A program to sign up for
The Daily Texan
Dustin Stonecipher, Daily Texan Columnist
Published: Wednesday, November 26, 2008
As a columnist, I don't often get to praise things. Most of the time I'm acting as a voice against tyranny or working to expose some great injustice plaguing the world. But today, I'd like to give some much- needed recognition to an underused resource here at UT that has helped me survive my senior year.
I'm talking about the Intellectual Entrepreneurship Program. The program's goal is to help students who want to go to graduate school by matching them up with faculty mentors. The mentor is any faculty member in your desired field and with them, for three credit hours, you create your own schedule of events and opportunities to learn about the great beyond that is life after college.
I am applying to about 10 graduate programs. I forgot how much work goes into applications. I have been trying to balance letter-of-recommendation appointments, writing essays and personal statements, class assignments, work obligations and a host of other important things that all seem to fall within the month or two in which I am trying to set up a future for myself.
Here is where the Intellectual Entrepreneurship Program has been crucial.
Since the program results in a grade, it has forced me to prioritize
and put my graduate-school work alongside my other responsibilities.
I have met with my faculty adviser numerous times and kept myself motivated
when the last thing on my mind was a silly personal statement.
Beyond graduate school applications, the program allows you to research one on one with a professor, receiving guidance that is unheard of in the classroom setting. Other people in the program are working on publishing articles, doing case studies and developing their theses. The program also gives you the opportunity to pair up with a current graduate student, go to some classes, see some lectures and get an idea of what graduate school is going to be like.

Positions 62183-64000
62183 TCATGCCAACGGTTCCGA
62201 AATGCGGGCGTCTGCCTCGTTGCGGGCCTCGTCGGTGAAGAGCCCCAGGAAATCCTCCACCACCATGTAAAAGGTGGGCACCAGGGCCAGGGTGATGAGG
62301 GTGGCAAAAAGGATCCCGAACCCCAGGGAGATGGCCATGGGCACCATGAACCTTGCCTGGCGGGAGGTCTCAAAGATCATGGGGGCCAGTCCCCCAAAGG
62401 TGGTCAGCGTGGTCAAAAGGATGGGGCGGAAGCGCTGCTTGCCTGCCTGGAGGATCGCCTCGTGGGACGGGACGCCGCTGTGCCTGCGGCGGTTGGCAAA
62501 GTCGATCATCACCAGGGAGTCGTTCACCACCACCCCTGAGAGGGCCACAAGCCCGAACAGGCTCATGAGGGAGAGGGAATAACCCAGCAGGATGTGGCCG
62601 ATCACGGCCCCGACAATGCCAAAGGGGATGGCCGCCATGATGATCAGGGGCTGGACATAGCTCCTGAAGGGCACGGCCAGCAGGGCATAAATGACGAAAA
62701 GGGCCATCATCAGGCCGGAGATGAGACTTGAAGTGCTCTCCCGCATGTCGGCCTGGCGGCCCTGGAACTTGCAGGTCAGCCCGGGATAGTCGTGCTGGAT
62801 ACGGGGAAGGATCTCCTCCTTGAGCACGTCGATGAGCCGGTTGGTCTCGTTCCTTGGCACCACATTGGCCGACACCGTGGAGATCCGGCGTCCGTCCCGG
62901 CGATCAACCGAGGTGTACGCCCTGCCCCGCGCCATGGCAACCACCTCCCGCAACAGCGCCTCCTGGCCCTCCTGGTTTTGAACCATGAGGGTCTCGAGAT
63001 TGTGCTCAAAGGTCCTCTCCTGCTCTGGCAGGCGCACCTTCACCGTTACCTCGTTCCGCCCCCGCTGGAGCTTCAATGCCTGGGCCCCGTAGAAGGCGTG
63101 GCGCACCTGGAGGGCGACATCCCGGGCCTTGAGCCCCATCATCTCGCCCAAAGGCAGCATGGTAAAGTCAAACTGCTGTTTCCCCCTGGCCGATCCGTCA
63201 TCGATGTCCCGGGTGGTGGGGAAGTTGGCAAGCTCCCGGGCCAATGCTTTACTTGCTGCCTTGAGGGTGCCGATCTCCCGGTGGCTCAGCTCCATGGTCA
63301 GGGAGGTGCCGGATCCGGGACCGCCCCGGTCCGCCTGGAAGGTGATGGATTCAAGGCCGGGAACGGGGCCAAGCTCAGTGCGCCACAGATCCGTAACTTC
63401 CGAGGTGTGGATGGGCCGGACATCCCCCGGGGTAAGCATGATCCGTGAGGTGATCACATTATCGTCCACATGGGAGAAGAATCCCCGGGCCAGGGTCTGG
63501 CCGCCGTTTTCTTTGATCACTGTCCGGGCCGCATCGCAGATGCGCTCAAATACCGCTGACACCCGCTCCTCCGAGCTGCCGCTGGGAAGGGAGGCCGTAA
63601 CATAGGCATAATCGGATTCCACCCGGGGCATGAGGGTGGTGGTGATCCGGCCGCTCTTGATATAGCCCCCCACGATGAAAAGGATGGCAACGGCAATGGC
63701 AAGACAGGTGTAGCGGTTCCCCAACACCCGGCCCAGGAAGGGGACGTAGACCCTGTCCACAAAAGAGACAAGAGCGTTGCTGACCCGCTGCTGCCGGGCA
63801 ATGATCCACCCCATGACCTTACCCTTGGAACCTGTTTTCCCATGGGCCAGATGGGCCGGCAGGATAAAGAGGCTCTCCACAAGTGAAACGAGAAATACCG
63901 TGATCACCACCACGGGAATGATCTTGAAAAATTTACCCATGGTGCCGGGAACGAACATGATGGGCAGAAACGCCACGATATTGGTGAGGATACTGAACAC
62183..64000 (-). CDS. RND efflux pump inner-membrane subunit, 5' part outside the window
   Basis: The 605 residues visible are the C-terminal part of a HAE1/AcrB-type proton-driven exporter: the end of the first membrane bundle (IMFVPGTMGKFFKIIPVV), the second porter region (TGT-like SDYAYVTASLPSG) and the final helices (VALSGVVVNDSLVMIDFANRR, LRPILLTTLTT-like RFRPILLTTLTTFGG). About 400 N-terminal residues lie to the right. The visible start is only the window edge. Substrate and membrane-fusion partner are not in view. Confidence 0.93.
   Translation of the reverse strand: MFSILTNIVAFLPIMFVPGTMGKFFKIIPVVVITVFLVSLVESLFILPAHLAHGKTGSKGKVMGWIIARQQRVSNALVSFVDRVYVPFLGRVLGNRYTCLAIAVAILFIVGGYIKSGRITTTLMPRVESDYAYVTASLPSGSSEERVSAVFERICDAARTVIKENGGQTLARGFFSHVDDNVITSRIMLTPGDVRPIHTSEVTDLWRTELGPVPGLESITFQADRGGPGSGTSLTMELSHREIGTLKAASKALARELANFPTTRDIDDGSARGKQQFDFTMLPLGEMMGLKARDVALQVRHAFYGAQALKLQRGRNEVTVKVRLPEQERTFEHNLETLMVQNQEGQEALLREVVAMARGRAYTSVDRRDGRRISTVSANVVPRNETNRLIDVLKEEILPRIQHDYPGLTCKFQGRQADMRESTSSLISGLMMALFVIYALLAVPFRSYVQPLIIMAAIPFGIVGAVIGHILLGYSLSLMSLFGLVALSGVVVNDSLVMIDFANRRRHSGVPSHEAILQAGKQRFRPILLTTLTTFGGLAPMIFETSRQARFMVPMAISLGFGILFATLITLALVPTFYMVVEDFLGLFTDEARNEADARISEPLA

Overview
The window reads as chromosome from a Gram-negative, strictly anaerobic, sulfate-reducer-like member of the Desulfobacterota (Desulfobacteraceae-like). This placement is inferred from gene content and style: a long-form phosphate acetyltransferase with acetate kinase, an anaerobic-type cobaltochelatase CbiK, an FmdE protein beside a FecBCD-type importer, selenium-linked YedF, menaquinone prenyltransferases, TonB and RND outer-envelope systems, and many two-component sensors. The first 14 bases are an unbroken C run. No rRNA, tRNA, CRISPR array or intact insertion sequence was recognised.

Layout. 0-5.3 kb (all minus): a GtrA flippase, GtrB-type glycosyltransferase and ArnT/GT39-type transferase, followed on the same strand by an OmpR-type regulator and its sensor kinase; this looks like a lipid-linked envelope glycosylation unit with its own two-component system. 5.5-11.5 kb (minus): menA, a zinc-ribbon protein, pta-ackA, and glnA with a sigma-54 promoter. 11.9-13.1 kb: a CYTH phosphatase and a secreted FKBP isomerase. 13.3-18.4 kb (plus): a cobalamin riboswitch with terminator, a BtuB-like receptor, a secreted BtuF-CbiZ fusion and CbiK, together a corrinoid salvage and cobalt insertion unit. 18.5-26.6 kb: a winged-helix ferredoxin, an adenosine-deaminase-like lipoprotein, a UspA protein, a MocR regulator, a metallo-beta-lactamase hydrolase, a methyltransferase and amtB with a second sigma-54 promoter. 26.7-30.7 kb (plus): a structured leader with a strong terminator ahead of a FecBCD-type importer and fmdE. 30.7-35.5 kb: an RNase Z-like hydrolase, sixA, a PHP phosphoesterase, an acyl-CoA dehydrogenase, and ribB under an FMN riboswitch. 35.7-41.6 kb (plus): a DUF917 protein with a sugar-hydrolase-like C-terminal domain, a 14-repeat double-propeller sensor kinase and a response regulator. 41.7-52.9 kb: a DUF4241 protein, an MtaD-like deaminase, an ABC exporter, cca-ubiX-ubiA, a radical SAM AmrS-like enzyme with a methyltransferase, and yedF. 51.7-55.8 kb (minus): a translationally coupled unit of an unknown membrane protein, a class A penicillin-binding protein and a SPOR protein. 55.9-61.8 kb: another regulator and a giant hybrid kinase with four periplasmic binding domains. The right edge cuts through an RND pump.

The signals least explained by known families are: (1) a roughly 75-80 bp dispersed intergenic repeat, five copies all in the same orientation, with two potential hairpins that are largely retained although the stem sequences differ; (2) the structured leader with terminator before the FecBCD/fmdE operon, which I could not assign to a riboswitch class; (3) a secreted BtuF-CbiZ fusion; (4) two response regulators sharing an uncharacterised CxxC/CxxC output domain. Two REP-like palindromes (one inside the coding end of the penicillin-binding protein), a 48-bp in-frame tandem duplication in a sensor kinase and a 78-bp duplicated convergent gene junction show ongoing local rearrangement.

My high school had a program where, in the place of a usual class, I was forced to work on college applications with a school counselor. I say "forced" because at the time, I hated it. But looking back, I don't think I would have gone to college without that much-needed prodding. I'm a procrastinator by nature, and when thousands of other people are applying for the same spot you are, procrastinating can be the difference between the graduate program of your dreams and eating Hot Pockets on your mom's couch after a long day at Best Buy.
I would love to see UT work to support graduating seniors who are looking at more education. Programs like Intellectual Entrepreneurship are one way to help students like me. But more could be done. More acknowledgment could be given to these programs. Seniors could be encouraged to take a light semester their last year to work on applications, since it's quite difficult to balance the obligations of school and work and still complete a successful application.
But for the time being, I can endorse the Intellectual Entrepreneurship Program in the highest regard based on my experience. It's helped me -- and I hope it helps many more busy and uncertain students in the future.
Stonecipher is an English and history senior.